Henry Boot, which is reviving the former Terry’s Chocolate Factory site in York, has delivered a large rise in full year profits, despite the “macroeconomic concerns” that followed the UK’s decision to leave the European Union.
John Sutcliffe, the property investment and development company’s chief executive, said it had been “business as usual” since the referendum vote in favour of Brexit.
The 27 acre former Terry’s Chocolate Factory site in York was acquired by Henry Boot in April 2013 in partnership with David Wilson Homes.
In a statement to accompany its annual results, Henry Boot said that the conversion of the Terry’s chocolate factory into 165 apartments is progressing well.
The company concluded 89 sales in the second half of the year and expects to complete this phase of the Terry’s scheme in 2017.
Mr Sutcliffe said: “It’s an iconic building. It’s been a great project and we are very proud of it.”
The art deco factory, commissioned by Noel and Frank Terry, was opened in 1926. Terry’s All Gold and the Chocolate Orange were developed and produced on the site, which is close to York Racecourse. The factory closed in 2005.
Mr Sutcliffe said he was delighted that the former factory was being turned into a vibrant community. It’s estimated that around 1,200 to 1,500 people could be living on the site by 2020.
Sheffield-based Henry Boot is involved in schemes across Yorkshire. Following the completion of the £35m Fox Valley retail park at Stocksbridge, South Yorkshire, the company has started work on phase one of the £35m Barnsley town centre regeneration scheme.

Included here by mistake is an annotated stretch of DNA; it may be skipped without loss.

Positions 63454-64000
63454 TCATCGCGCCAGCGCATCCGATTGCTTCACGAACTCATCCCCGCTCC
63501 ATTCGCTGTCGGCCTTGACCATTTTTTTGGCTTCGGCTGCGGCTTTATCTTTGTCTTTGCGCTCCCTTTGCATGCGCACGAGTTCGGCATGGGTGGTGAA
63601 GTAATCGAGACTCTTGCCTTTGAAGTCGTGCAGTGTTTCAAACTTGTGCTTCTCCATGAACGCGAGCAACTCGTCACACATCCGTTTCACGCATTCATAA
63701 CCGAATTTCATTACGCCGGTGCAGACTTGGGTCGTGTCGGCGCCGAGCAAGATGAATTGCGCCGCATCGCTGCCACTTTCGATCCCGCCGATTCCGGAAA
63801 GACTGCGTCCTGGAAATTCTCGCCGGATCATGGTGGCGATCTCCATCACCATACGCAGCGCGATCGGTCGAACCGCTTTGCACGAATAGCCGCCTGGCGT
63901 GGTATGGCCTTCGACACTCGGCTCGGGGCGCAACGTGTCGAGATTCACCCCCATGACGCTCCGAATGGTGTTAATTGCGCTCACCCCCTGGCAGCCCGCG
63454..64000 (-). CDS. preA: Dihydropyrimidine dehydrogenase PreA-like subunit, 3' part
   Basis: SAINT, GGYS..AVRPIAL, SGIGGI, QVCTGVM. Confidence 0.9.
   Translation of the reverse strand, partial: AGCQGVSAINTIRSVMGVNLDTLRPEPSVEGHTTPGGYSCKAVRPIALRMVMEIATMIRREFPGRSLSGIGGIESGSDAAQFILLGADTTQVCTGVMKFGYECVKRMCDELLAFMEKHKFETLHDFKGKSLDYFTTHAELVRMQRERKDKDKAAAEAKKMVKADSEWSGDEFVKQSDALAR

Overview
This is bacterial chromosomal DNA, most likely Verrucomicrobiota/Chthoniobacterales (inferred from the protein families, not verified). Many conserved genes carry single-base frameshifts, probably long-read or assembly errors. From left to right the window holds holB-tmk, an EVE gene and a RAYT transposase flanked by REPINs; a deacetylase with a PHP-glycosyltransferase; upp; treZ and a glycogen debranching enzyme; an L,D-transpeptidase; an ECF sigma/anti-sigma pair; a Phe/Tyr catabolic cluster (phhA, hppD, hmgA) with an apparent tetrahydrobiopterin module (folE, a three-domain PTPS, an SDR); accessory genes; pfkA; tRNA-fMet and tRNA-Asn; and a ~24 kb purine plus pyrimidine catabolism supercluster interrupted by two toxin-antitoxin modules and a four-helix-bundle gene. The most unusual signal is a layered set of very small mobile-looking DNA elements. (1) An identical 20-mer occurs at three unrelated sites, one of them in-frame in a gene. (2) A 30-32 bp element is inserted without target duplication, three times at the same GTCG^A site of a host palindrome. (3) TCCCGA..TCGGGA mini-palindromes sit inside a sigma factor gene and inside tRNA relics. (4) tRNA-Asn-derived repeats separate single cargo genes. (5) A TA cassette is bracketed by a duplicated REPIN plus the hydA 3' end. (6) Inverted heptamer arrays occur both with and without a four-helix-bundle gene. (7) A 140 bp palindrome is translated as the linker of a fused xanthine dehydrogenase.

Henry Boot is also delivering a new spa facility at Rudding Park Hotel, near Harrogate, which will be completed in the first half of 2017.
Within the civil engineering sector, the company started work on the Olympic Legacy Park and the Advanced Manufacturing Park, for the University of Sheffield, a multi-storey car park for B. Braun in Sheffield, and it continues to be a major supply chain partner on the 25-year, Amey PFI Sheffield Highway Scheme. The company is working with Stonebridge Projects to deliver infrastructure works on schemes in Leeds and Stocksbridge, and it is refurbishing the former Leeds Girls High School site for residential use.
During 2016, Henry Boot’s revenue increased by 74 per cent to £306.8m and its profit before tax rose by 22 per cent to £39.5m.
Jamie Boot, the company’s chairman said: “2017 has started in line with our expectations and the year ahead will see us actively work on over 10 commercial development schemes, some of which will take us through to 2019 and 2020. Our strategic land business has a record volume of sites and these sites are further forward in planning terms than ever before.”
HENRY Boot delivered a strong set of full-year results, according to analysts at Investec.
In a note, Investec said: “During the year, the strategic land pipeline grew and visibility has never been higher for the group. Faster than- expected sales at York and progress with ground works of the Aberdeen Exhibition and Conference Centre produced strong operating profit of £15.1m”
“Although the group remains cautious as a result of Brexit, house builders continue to show an interest in high quality sites. 2017 has started well, with 850 plots exchanged for sale and a further 290 plots exchanged with completion subject to consent, we expect around 2,000 plots for the full year.”
Henry Boot, which dates from 1886, has been involved in many high profile projects. In 1936, the company was involved in the design and contruction of Pinewood Studios in Iver, Buckinghamshire.